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NEW YORK CITY-At a retail real estate roundtable, hosted by Berns Communications Group, three retail experts gathered and recounted some of the challenges and possibilities that await retail’s future. Michael Burden, principal of Excess Space Retail services, Laura Pomerantz, principal of PBS Real Estate and Jim Schaye, president and CEO of Hudson Capital Partners brought their knowledge to the table on Park Avenue examining the future of malls, the European invasion and store closures.

Burden noted that over the last six, eight and 10 months, a trend began developed as more and more retailers started looking for concessions from landlords. Now, everyone asks for them. This will play out over the next quarter or so, he thinks, and then there will be more store closings coming our way in the first and second quarters of 2010. However, Schaye points out the other interesting turns during the last two quarters that are making an impact: private equity jumping back in and strategic buys, such as the Syms purchase of Filene’s Basement.

“Is this the light at the end of the tunnel or the freight train coming at us?” Schaye said, adding that really only time will tell if any of these purchases or investments were a good idea.

The notion of closing down stores has lost some of its doomsday cache of the last few months, Pomerantz pointed out, offering that Wall Street sees some store closings as a positive. The “healthiest thing you can do” is constantly reviewing stores performances.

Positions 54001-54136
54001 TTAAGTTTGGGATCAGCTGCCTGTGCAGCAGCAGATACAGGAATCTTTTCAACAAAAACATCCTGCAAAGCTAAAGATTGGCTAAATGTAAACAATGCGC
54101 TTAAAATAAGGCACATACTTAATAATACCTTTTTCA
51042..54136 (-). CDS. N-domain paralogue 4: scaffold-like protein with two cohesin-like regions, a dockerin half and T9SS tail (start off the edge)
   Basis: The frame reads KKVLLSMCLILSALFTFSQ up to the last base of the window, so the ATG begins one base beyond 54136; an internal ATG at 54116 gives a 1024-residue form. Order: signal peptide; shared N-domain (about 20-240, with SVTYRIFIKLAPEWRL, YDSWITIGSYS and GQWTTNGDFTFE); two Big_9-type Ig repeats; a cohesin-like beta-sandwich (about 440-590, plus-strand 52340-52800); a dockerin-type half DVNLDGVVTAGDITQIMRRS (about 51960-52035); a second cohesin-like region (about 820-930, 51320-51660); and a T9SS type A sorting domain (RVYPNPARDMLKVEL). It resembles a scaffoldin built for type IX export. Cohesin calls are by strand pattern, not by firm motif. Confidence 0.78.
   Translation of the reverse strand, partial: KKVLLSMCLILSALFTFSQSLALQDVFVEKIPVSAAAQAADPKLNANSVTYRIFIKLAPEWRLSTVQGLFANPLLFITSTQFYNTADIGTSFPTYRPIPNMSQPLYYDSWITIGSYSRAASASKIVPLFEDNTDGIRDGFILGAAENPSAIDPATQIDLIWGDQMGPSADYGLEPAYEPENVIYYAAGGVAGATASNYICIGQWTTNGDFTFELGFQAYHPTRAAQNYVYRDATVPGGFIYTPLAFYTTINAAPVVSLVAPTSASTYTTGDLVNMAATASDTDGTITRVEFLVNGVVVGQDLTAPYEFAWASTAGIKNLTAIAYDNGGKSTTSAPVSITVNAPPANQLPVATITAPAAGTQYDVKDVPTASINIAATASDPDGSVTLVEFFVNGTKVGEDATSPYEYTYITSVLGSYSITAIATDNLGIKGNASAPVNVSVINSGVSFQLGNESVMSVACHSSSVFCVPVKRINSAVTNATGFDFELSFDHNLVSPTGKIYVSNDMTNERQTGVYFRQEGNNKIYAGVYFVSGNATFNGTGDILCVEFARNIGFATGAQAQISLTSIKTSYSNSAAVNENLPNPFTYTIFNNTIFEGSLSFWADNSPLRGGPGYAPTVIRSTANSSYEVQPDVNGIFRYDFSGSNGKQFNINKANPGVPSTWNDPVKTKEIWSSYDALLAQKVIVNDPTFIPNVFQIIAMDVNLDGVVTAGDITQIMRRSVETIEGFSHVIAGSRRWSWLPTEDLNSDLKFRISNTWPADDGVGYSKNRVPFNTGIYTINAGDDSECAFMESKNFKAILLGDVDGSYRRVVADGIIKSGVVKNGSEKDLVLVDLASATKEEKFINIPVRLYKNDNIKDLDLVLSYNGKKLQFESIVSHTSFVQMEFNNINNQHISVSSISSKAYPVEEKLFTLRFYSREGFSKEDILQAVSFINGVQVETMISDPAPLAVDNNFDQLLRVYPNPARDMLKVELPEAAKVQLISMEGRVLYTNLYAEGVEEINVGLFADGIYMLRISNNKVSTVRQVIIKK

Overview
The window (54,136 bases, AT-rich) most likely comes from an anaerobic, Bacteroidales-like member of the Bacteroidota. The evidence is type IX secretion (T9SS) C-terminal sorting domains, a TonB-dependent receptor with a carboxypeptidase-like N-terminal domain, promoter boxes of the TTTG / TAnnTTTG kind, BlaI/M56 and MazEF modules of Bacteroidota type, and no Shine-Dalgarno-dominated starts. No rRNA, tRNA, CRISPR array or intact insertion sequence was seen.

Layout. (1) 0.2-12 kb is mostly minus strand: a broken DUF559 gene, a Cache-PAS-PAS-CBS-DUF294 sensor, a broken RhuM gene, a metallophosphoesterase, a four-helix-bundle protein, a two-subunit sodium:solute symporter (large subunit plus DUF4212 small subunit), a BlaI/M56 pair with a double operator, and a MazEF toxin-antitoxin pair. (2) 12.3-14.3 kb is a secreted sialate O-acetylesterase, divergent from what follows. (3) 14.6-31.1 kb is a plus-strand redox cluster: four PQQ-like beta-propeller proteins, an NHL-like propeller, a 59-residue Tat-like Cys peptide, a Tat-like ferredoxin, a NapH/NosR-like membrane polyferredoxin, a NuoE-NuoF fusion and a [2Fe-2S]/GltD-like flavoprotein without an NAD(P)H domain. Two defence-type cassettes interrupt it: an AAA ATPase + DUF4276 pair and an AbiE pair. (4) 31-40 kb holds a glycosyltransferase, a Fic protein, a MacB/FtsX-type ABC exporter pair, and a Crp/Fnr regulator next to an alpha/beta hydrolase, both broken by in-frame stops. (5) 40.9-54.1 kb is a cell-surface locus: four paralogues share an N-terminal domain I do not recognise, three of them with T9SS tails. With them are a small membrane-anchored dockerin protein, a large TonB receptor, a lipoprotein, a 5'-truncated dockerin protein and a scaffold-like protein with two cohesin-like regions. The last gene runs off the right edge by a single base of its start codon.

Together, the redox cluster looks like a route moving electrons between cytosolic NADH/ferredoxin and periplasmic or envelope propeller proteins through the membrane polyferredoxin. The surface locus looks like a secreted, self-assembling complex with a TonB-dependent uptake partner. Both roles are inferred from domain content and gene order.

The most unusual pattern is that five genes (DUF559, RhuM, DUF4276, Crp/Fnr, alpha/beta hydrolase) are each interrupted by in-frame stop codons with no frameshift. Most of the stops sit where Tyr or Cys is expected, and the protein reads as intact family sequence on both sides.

Burden agreed, saying “some of the bigger retail stores opened stores and they just don’t want to close them,” but smart retailers should always be looking at the bottom 10% to 15% of their performing properties and look for ways to make changes. Schaye added that getting out of some markets gives retailers a more beneficial economy of scale, tacking on, “Store closings are not a terrible thing.”

Regarding the space issues that these closings present, Burden lays down some sobering words, “The retail landscape is changed forever.” With public shopping attitudes changing there is going to have to be a re-evaluation of how and where people are shopping. And as important, problems will be compounded in 2010, Burden explained, when a lot of landlords have notes due and creditors will not be willing to lend.

Burden pressed further into the geography of future retail, predicting that many types of malls will become obsolete and that landlords will need to be “much more creative with attracting tenants.” There will have to be movement towards turnkey concepts or perhaps rent incentives, he called on as examples.

And Pomerantz pointed to areas in New York which held up, because of their traffic and concept stores, notably Fifth Avenue between 48th and 59th streets and Soho on Broadway. Madison Avenue, however, was hit a bit harder because it out-priced itself from innovative renters, leaving high-end luxury brands and jewelry stores as the only stores that could afford the rent, ergo the only ones to compete in a limited space, driving down traffic, as shoppers looked elsewhere for a more diversified and affordable alternative.

The discussion was not all doom and gloom, however, as the trio turned its eyes on Europe. American retailers have had a good amount of success pushing into Europe, as Europeans are aware of the brands and gravitate toward them. The converse was true as well, with European brands seeing America as a growth market. H&M, Zara and the like are slowly becoming “boutique killers,” said Pomerantz, as their vertical models were crushing gross margins for competing companies with a broader base model.

Pomerantz points to some fundamental differences in Europe which will allow the American companies to gain a foothold. “Europe is under-malled,” she explained, adding there will be over 60 new malls planned over the next year, along with expansions of street retail makes Europe a great “growth vehicle” for well-positioned American retailers.

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